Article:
Action Aid Nigeria on Saturday faulted the high cost of polymerase chain reaction tests for travellers.
The Civil Society Organisation berated the Federal Government for failing to find cost effective and strategic ways of tackling the pandemic.
The PUNCH had on Friday reported how a World Health Organization special envoy on COVID-19, Ayodade Alakija, demanded a probe into the activities of the Nigeria Centre for Disease Control and the ministry of health over the high cost of PCR tests for inbound passengers into Nigeria.
Action Aid in a statement made available to our correspondent in Abuja called on the government to subsidize the high cost of PCR tests in order to remove the financial burden of citizens.
The group also called on the government to ensure that it addresses some of the pressing issues in the country.
The statement partly read,”Fuel scarcity persists across major cities in the country with cost of transportation and consumables increasing astronomically following the importation of adulterated fuel by some marketers. Acute shortage of aviation fuel (Jet A1) has also negatively impacted the aviation industry and the economy.
“It is disturbing that the NNPC and other regulators in the downstream sector continue to watch as Nigerians and businesses undergo this harrowing experience without penalizing the culprits behind the importation of the adulterated fuel.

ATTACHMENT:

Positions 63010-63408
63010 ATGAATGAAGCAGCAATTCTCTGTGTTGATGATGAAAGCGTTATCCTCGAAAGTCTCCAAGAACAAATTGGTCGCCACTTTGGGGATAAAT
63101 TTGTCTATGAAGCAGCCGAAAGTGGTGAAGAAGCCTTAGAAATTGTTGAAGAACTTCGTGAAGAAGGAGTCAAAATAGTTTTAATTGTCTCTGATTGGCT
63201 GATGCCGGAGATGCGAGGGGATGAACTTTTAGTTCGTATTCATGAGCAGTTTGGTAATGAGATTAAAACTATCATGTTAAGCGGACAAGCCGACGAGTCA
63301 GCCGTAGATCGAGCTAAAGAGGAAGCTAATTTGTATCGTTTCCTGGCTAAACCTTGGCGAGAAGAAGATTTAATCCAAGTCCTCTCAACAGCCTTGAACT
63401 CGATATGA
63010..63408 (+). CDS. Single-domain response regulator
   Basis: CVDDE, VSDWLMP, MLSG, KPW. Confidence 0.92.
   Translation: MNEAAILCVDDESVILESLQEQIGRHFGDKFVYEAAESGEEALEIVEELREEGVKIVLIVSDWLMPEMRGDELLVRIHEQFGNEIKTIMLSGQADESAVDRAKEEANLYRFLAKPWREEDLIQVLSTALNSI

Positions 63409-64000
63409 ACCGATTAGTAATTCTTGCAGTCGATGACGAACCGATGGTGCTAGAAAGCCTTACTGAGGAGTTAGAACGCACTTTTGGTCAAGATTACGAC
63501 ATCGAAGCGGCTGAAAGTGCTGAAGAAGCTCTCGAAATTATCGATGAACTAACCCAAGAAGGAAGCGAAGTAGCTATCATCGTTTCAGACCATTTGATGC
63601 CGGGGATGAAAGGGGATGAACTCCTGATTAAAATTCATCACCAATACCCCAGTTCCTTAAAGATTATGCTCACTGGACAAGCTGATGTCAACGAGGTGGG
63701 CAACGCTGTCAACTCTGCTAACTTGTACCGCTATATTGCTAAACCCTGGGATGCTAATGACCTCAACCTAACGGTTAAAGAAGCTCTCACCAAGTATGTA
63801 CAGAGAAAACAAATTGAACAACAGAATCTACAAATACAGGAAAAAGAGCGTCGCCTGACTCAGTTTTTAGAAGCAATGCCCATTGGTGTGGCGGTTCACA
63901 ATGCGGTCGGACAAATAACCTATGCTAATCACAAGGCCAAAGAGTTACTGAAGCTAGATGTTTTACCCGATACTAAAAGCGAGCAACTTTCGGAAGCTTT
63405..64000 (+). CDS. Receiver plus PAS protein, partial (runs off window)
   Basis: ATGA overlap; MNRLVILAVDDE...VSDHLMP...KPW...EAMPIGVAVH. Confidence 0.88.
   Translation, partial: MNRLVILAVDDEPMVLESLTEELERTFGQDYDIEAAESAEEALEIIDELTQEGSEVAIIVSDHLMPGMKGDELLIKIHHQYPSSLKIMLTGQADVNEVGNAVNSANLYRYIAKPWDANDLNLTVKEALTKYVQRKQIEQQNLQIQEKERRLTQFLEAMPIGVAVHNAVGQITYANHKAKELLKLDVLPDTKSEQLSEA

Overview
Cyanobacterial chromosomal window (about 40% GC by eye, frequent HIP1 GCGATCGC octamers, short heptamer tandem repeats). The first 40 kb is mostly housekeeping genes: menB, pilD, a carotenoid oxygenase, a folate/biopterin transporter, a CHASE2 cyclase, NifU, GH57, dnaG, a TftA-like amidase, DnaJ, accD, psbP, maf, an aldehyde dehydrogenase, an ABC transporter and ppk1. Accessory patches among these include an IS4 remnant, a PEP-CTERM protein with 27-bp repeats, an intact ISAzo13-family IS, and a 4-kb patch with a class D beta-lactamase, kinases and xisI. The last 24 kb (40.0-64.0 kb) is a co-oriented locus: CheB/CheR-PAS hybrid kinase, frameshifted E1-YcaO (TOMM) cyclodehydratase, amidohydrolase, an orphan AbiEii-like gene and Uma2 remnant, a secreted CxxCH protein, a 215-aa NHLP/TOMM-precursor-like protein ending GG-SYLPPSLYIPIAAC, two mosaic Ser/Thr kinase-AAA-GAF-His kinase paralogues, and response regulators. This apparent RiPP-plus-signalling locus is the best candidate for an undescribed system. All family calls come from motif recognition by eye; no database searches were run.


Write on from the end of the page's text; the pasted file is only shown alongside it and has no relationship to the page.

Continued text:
“There seems to be a lack of seriousness in addressing the failing educational system in Nigeria. While the Academic Staff Union of Universities, ASUU, has always demanded an improvement of the conditions of service, there appears to be a deeper problem which bothers on quality and standards of teaching, infrastructure, and general governance structure of the entire educational system.
“As countries across the globe seek creative ways to deal with the Covid19 pandemic; African countries like Tanzania are making moves to produce local vaccines while UAE is offering free PCR testing on arrival to promote tourism, PCR test in Nigeria remains a lucrative business benefiting the rich while cost effective and sustainable strategies to tackle the pandemic is yet to be clearly articulated”.
To address some of the issues it raised, the group said, “We call on the Federal Government to promptly implement all contents of the FGN/ASUU agreement. Government should declare a state of emergency on education to rebuild it and ensure that the children of the poor get quality education.
To tackle insecurity in the country, there is an urgent need to amend the constitution to allow for states to set up their various police outfits by taking the police off the exclusive legislative list and including same in the concurrent list. ActionAid Nigeria Board of Trustees reiterates that cracking the nation’s current security challenges also requires increasing the manpower and welfare of all security agencies and equipping them with modern combat equipment, skills, and training.
“To ensure Nigeria meets it 50 per cent eligible population vaccination target by March 2022, the Federal Government through the National Orientation Agency should adopt disruptive campaign strategies by working with young Nigerians at grassroots and urban centres to demystify the myths associated with COVID-19 vaccination. Subsidizing the cost of PCR test should also be considered to improve tourism and reduce the burden on citizen who are already incurring myriad of costs associated with tourism and travels.” PUNCH